A property previously owned by an astronaut who walked on the moon is being threatened with demolition if the home is not repaired to Nassau Bay’s occupancy code.

The property was previously owned and lived in by James Irwin, an astronaut and the eighth person to walk on the moon, and is currently owned by Mae Jemison, an engineer and astronaut who became the first Black woman to travel to space, according to city officials.

The property, located 18410 Kingstown Court, underwent an inspection conducted by the city in agreement with Jemison. According to a posting from the city dated Aug. 23, the inspection resulted in the city declaring the property a “public nuisance” subject to demolition.

According to the posting, the city’s inspection of the property found the following conditions: a dilapidated and insecure structure, standing water in different areas of the house, a roof in need of replacement, settled foundation by almost 2 inches, no drywall on most walls and ceilings, no flooring, high grass and debris, and 10 other conditions that resulted in the public nuisance declaration.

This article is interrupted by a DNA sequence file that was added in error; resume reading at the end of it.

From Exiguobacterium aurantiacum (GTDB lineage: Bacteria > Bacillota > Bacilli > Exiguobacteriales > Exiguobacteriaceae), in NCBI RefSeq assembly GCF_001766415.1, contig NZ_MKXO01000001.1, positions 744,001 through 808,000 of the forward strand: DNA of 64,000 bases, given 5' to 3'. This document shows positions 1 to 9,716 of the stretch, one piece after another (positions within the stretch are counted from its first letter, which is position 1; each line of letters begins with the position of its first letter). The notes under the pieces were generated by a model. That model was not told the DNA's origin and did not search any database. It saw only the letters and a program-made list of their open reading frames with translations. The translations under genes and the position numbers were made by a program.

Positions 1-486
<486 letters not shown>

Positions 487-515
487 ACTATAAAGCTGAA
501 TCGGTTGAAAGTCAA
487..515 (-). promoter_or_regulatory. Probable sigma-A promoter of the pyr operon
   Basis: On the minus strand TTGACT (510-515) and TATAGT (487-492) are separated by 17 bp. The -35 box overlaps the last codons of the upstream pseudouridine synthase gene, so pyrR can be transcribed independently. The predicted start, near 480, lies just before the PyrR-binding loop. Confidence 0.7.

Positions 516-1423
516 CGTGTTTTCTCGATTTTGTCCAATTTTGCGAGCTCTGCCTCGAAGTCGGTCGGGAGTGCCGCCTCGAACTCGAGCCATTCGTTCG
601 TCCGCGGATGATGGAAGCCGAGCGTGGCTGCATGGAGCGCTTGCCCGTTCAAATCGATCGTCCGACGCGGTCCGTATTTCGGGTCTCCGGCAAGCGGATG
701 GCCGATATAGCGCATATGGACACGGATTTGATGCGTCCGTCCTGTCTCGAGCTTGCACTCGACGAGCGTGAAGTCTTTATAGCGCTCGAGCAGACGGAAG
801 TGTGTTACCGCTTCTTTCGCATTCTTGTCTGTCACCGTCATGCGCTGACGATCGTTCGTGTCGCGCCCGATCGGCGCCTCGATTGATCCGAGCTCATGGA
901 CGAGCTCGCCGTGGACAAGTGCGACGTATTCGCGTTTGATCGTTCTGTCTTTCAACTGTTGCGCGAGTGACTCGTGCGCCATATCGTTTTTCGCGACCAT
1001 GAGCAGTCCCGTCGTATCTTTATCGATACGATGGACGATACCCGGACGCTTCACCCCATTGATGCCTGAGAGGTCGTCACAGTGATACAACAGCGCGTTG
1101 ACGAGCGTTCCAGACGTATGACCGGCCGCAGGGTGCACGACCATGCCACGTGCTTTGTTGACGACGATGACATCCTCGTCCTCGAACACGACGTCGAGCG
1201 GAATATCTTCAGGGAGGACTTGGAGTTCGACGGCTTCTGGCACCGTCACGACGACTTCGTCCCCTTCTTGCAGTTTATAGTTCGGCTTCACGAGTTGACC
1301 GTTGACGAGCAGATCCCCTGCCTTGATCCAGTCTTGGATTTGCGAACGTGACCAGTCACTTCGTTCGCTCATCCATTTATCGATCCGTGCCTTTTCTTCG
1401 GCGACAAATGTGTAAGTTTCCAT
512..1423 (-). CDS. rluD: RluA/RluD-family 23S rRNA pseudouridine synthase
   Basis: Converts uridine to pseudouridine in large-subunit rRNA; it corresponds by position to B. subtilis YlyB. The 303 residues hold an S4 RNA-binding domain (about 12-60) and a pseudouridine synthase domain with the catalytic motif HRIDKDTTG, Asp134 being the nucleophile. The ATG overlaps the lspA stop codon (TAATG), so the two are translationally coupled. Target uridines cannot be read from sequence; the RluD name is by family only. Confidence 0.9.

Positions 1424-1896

Nassau Bay Mayor Phil Johnson said the city filed for a public hearing in November with Jemison to resolve the property’s conflict with city code, which Johnson said has been uninhabitable since 2007. He said if a resolution is not met that is a “win-win” for both parties’ intentions, including the city’s minimum repair standards, the city will then move to legally demolish the property.

“There’s a minimum standard that we are not going to go under, and I’m pretty insistent on that,” Johnson said.

After the city’s and Jemison’s legal counsels met for a closed-doors in-person discussion on the issue Oct. 6, city officials said at an Oct. 10 meeting Jemison’s legal counsel intends to provide a document that details the scope of work planned for the property by the end of October or early November.

Johnson said he is optimistic about the progress being made between both parties, saying the resolution to this issue has been 15 years in the making.

“A lot of the public does not know the depth of the issues with the house and the burden the surrounding citizens have had,” Johnson said.

Jemison could not be reached for comment by press time.